Clinical Outcomes Associated With Ibuprofen Use During COVID-19

Medicine pills on the table. COVID-19 (coronavirus) inscription is seen in the background
A team of investigators assessed clinical outcomes among patients with COVID-19 receiving ibuprofen for fever reduction.

In a cohort of COVID-19 patients, ibuprofen was not found to be associated with worse clinical outcomes compared with paracetamol or no antipyretic, according to data published in Clinical Microbiology and Infection.

Early in the coronavirus disease 2019 (COVID-19) epidemic, it was suggested that ibuprofen might increase the risk for severe or fatal COVID-19 disease. A team of investigators therefore evaluated whether ibuprofen use in patients with COVID-19 was associated with increased severity of disease compared with patients using acetaminophen or no antipyretics.

Ibuprofen use was monitored from 1 week prior to diagnosis of COVID-19 throughout the disease in 403 patients with a median age of 45 years. Within the cohort, 11% of patients needed respiratory and 3% died. Fever occurred in 44% of patients, with 32% using an acetaminophen product and 22% using ibuprofen for symptom relief. Within the ibuprofen group, 3.4% of patients died; 2.8% patients in the non-ibuprofen group died (P= .95). Respiratory support was required in 10.3% of ibuprofen patients and 11% of non-ibuprofen users (P=1.0). No differences were observed in mortality rates or need for respiratory support when ibuprofen was compared with acetaminophen exclusively.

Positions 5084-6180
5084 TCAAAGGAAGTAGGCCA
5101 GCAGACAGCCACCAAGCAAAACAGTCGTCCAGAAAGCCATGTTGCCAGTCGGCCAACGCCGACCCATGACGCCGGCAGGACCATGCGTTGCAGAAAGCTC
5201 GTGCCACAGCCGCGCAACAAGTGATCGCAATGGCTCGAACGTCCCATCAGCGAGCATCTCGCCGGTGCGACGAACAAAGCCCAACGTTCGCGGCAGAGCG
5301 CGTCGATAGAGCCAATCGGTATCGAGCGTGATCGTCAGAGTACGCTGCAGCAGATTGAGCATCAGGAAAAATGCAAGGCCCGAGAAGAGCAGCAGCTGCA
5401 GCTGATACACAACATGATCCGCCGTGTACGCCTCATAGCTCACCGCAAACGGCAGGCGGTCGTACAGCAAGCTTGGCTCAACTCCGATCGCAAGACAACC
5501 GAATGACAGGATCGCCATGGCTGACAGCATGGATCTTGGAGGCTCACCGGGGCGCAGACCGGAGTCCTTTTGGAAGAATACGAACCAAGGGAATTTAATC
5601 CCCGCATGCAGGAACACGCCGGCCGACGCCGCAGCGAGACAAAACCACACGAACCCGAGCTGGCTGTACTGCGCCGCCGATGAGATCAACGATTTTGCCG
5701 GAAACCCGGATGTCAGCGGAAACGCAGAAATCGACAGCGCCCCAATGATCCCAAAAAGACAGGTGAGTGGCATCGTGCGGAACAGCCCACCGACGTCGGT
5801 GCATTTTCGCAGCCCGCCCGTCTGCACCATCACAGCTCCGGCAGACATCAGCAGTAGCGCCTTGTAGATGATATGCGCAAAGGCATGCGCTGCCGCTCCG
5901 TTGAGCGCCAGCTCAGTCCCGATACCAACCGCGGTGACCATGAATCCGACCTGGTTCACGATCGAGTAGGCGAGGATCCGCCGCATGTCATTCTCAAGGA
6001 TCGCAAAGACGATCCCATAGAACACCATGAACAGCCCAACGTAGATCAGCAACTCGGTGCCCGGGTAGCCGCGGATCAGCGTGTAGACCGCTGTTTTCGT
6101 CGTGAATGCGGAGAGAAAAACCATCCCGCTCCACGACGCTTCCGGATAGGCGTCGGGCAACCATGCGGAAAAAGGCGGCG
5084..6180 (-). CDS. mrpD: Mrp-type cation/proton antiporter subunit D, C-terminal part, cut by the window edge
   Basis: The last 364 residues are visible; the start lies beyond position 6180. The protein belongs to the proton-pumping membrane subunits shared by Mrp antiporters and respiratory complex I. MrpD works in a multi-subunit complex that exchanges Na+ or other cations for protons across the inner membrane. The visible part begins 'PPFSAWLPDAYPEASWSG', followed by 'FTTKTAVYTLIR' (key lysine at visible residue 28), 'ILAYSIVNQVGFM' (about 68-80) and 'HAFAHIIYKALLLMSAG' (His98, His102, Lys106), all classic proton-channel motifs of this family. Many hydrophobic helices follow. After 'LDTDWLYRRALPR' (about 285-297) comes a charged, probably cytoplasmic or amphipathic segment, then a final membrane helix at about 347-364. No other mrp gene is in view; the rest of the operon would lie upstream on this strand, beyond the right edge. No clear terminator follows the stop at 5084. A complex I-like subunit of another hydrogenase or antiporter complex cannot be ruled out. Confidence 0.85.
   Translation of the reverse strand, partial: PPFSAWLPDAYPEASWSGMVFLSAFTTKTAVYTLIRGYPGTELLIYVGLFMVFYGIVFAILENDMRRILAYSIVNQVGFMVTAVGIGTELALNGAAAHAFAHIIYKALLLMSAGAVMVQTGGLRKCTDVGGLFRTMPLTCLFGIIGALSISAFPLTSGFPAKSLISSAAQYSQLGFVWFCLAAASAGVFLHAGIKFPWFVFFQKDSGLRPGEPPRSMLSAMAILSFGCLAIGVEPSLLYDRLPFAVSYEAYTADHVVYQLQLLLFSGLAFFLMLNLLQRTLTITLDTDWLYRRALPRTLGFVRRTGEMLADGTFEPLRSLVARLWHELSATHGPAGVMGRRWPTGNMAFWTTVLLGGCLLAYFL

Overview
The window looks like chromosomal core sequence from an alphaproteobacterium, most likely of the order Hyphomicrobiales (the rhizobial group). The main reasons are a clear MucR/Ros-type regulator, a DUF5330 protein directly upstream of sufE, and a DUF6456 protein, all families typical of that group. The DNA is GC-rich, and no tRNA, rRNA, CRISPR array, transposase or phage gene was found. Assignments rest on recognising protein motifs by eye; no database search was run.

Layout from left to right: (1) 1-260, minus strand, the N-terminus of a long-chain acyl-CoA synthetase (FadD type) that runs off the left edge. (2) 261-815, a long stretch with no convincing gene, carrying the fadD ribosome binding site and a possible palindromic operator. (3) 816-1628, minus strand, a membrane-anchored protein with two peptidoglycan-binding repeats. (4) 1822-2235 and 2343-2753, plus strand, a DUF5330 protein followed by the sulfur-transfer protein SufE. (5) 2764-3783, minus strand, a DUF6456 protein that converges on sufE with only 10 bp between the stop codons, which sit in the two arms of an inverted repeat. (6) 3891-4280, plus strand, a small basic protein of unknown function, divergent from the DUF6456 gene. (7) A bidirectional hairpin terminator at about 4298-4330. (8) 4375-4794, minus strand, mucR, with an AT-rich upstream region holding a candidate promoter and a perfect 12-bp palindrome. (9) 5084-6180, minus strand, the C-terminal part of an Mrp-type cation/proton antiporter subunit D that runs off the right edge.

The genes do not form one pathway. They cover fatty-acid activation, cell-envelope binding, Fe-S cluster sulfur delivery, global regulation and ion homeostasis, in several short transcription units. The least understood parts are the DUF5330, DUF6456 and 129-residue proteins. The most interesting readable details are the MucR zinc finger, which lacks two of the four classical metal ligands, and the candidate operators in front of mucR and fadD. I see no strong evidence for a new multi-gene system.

The investigators note several study limitations, including the potential for recall bias in a retrospective study. However, this should be less of a concern given the short time frame of the study, and the investigators do not believe this limitation would favor one treatment over the other. Also, medical information for deceased patients was only available from medical chart review. Sample size was also not sufficient to allow multivariable analyses.  During the outset of the COVID-19 epidemic, the policy of the governing body in the country where the study was conducted (Israel) was to test only patients with symptoms that are suggestive of COVID-19; therefore, no data on use of ibuprofen in asymptomatic carriers were available. The study was strengthened by a high response rate and nearly complete follow-up.

The investigators conclude that in their cohort, the claim that ibuprofen is unsafe for use in patients with COVID-19 symptoms was not supported. However, they suggest that larger prospective studies are needed to validate these results.


Rinott E, Kozer E, Shapira Y, Bar-Haim A, Youngster I. Ibuprofen use and clinical outcomes in COVID-19 patients [published online June, 11 2020]. Clin Microbiol Infect. doi:10.1016/j.cmi.2020.06.003